Open Access Open Access  Restricted Access Subscription or Fee Access

Effect of Non-vegetarian Diet on Haemoglobin

Priyanka Verma


Anaemia is the most important concern in this world which can be caused because of blood loss, decreased or faulty red blood cell production as well as the destruction of red blood cells. This study was done on patients who visited the Unani day celebration camp at the Regional Research Institute of Unani Medicine. This study was done on the patients who visited camp organised for the Unani day celebration. The blood samples were taken from the patients by puncturing their fingers. Hb was measured by the point of care instrument HemoCue. For this, 40 female and 33 male patients got registered. Their dietary pattern was recorded i.e. vegetarian or non-vegetarian. During the study, 67.5% of female population was found normal followed by 27.5% mild cases, and 5% moderate cases while on the other hand in the case of the male population, 87.8% were normal followed by 3.03% mild, and 9.09% moderate. This show that non-vegetarian food help in elevating haemoglobin in both male and female population as it has the required supplements which help the population to maintain proper haemoglobin values like vitamin B12, etc.


Anaemia, Female, Male, Haemoglobin, Vegetarians, Non Vegetarian, Iron.

Full Text:



Janz TG, Johnson RL, Rubenstein SD. Anaemia in the emergency department: evaluation and treatment. Emergency Medicine Practice. November 2013; 15(11): 1–15.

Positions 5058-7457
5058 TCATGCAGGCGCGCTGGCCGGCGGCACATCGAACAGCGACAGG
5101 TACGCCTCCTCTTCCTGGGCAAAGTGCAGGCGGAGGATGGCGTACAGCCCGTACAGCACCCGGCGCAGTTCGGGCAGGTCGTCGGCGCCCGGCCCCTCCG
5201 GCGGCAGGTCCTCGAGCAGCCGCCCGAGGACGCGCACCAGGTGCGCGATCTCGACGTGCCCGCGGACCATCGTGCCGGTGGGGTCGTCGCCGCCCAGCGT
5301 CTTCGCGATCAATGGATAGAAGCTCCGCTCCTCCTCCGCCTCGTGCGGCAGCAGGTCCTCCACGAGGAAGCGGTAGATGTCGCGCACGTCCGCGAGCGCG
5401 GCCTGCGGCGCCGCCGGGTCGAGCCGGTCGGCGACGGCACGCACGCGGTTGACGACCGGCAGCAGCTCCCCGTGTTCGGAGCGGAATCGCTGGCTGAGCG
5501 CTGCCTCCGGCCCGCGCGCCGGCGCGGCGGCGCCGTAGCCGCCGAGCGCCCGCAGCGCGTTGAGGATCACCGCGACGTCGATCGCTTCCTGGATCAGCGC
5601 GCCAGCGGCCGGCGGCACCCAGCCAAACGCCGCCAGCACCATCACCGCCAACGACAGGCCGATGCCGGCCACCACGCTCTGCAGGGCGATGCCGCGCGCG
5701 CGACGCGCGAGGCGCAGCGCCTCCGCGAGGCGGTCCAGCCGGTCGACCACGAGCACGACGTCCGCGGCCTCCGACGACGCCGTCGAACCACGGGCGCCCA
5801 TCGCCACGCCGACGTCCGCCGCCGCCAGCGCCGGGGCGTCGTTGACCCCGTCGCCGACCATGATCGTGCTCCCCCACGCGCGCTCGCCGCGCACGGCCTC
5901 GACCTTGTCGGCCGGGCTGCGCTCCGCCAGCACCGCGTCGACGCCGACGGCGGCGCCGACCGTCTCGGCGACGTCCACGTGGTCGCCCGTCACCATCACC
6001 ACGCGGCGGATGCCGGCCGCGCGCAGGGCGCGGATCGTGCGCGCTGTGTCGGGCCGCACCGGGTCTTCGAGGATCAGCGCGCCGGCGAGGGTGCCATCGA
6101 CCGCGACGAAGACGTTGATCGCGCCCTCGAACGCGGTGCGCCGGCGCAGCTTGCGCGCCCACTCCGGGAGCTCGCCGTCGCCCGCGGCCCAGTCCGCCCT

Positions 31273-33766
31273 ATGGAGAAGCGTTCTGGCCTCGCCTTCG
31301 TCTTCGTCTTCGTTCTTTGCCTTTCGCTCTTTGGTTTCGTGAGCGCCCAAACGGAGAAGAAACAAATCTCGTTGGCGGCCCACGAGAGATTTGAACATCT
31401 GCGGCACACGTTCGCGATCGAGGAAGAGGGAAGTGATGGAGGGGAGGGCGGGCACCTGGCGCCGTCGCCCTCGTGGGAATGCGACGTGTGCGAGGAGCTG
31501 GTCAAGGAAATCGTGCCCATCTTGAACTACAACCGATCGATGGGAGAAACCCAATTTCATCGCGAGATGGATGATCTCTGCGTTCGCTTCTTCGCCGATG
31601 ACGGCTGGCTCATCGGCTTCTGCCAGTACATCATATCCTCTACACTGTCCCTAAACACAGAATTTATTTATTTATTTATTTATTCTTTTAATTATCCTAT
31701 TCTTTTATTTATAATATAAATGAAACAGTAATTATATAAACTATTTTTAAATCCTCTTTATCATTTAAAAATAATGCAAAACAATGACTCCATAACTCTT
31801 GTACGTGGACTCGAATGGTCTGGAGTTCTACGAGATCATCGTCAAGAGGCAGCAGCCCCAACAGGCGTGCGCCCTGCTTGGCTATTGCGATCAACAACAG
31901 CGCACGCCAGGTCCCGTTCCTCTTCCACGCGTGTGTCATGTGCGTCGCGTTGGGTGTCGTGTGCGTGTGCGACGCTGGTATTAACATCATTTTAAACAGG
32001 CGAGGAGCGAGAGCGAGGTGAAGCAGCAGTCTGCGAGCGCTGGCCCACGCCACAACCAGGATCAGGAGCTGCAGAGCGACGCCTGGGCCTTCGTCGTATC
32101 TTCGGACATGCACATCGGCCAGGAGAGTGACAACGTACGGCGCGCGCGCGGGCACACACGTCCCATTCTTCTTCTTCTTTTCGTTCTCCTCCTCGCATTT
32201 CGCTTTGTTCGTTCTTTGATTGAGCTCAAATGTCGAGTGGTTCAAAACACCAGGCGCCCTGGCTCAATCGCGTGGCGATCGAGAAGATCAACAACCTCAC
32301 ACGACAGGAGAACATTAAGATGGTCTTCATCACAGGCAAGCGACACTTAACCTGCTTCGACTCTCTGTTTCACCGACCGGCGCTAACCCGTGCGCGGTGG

GBD 2015. Disease and Injury Incidence and Prevalence Collaborators. Global, regional, and national incidence, prevalence, and years lived with disability for 310 diseases and injuries, 1990–2015: a systematic analysis for the Global Burden of Disease Study 2015. Lancet. Oct. 2016; 388(10053): 1545–1602.

NHLBI. NIH—“What is Anemia?” Archived from the original on 2016-01-20. Retrieved 2016-01-31.

Thomas Lathrop Stedman. Stedman’s Medical Dictionary. (28th ed.). Philadelphia: Lippincott Williams & Wilkins; 2006.

Bernadette F Rodak. Hematology: Clinical Principles and Applications (3rd ed.). Philadelphia: Saunders. p. 220.

Janz TG, Johnson RL, Rubenstein SD. Anaemia in the emergency department: evaluation and treatment. Emergency Medicine Practice. Nov. 2013; 15(11): 1–15.

Dinu M, Abbate R, et al. Vegetarian, vegan diets and multiple health outcomes: a systematic review with meta-analysis of observational studies. Crit Rev Food Sci Nutr. Nov. 2017; 57(17): 3640–3649.

Sharma SV, Koonwar S, Atam V, et al. Study of hemoglobin in vegetarian and non-vegetarian diet in obese women with risk of cardiac problem in Lucknow city. NJMR. 2013; 3(2): 169–172.

Khanna GL, Lal P, et al. A comparison of a vegetarian and non-vegetarian diet in Indian female athletes in relation to exercise performance. JESP. 2006; 2: 27–34.

Farzana FD, Ahmed S, et al. Biochemical and dietary indicators among vegetarians and non-vegetarians: findings from a cross sectional study in rural Bangladesh. IJNFS. 2013; 2(3): 130–136.

Brathwaite N, Fraser SH, et al. Obesity, diabetes, hypertension, and vegetarian status among Seventh-Day Adventists in Barbados: preliminary results. Ethnicity & Disease. 2003; 13(1):



  • There are currently no refbacks.

Copyright (c) 2020 Research & Reviews: A Journal of Health Professions